Right to water: Could 2023 be the year Michigan ends shutoffs?

Right to water: Could 2023 be the year Michigan ends shutoffs?
February 7, 2023 Bridge Michigan

The Great Lakes News Collaborative includes Bridge Michigan; Circle of Blue; Great Lakes Now at Detroit Public Television; and Michigan Radio, Michigan’s NPR News Leader; who work together to bring audiences news and information about the impact of climate change, pollution, and aging infrastructure on the Great Lakes and drinking water. This independent journalism is supported by the Charles Stewart Mott Foundation. Find all the work HERE.

  • Some Michigan lawmakers want to declare water a human right
  • The push comes as Michigan utilities resume water shutoffs following a COVID-19 moratorium
  • Human rights laws in other states have had mixed results at improving water access and affordability

Nearly a decade since United Nations officials called Detroit water shutoffs a human rights violation, Democratic leaders say this could be the year Michigan enshrines a human right to water into Michigan law.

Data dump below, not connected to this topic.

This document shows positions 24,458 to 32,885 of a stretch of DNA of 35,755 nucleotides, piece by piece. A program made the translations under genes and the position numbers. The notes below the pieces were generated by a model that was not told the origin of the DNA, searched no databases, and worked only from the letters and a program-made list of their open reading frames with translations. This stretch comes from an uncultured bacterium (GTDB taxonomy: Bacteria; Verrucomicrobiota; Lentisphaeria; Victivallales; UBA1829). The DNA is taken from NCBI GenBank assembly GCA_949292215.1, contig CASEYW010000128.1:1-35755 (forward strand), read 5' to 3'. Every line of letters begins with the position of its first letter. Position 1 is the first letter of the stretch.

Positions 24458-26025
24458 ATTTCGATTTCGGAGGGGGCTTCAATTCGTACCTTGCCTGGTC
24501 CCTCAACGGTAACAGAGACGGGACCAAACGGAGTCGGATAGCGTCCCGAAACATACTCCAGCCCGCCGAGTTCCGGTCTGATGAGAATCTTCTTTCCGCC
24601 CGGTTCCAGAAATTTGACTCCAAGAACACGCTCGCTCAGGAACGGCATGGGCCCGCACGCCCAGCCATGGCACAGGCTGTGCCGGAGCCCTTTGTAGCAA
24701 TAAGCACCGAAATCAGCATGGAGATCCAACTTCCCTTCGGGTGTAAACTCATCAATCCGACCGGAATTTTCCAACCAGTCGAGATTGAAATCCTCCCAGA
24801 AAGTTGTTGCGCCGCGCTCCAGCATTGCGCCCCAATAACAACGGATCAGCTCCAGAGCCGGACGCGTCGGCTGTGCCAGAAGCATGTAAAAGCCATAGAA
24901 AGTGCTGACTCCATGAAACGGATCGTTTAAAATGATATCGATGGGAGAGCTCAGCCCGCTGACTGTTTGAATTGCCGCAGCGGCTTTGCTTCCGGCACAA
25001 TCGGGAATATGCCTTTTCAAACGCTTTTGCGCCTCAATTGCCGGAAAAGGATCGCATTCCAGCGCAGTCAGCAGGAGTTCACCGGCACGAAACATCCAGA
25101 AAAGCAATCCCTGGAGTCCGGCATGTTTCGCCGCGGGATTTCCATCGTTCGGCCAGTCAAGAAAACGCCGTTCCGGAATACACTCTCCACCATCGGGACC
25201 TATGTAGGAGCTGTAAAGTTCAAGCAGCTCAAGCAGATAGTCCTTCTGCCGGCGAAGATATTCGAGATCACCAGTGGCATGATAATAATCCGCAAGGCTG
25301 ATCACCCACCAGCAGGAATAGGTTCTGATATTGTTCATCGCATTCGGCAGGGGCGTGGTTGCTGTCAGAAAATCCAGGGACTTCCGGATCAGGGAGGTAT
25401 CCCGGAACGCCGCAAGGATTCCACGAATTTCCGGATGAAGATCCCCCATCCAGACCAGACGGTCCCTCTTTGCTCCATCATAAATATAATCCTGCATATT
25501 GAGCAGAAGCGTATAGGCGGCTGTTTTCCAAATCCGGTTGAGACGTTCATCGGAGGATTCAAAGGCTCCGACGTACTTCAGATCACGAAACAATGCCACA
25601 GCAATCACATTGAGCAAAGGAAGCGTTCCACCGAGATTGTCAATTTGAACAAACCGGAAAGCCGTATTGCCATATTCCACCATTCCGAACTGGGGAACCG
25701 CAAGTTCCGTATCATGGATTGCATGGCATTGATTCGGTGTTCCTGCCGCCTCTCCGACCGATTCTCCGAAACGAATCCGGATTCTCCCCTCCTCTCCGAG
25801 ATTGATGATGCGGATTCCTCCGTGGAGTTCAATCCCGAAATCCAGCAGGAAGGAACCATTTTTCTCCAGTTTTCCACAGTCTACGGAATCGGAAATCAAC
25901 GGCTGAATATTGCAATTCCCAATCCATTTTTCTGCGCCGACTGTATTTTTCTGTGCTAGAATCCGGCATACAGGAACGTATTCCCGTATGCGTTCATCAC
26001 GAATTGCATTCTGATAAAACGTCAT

A bill sponsored by Sen. Rosemary Bayer, D-Beverly Hills, with a host of cosponsors, would declare water a human right and require state agencies to “employ all reasonable means” to execute on that vision.

It’s the first water bill in a legislative session that’s likely to be packed with them, as Democrats vow to direct their policymaking and spending power toward Michigan’s water affordability and access problems.


Past versions of the “human right to water” bill failed to get hearings in the Republican-led legislature. But with Democrats holding a two-seat majority and water affordability concerns resurfacing as COVID-19 water shutoff moratoriums end, Bayer said she’s optimistic this year will be different.

“There’s lots of people talking about it now,” she said, including the governor’s office. “All the times it’s been introduced, there’s never been any conversation, just us pushing a limp noodle.”

If passed, Michigan would join states like California and New York in codifying the right to water.

But experts say producing meaningful change for Michiganders struggling with unaffordable or undrinkable water will require more than a symbolic declaration. The bill would need strong requirements for state agencies to align their policies with the goal of universal water access, and funding to execute the vision.

At least some of those pieces have begun to come together: Last month’s supplemental budget deal included $25 million to help residents facing water shutoffs, and a spokesperson for Whitmer said the governor’s budget will include another $40 million.

Catch more news at Great Lakes Now: 

High Cost of Water Hits Home

Water woes loom for Michigan suburbs, towns after decades of disinvestment

Featured image: Filling glass with water from faucet (Great Lakes Now Episode 1025)


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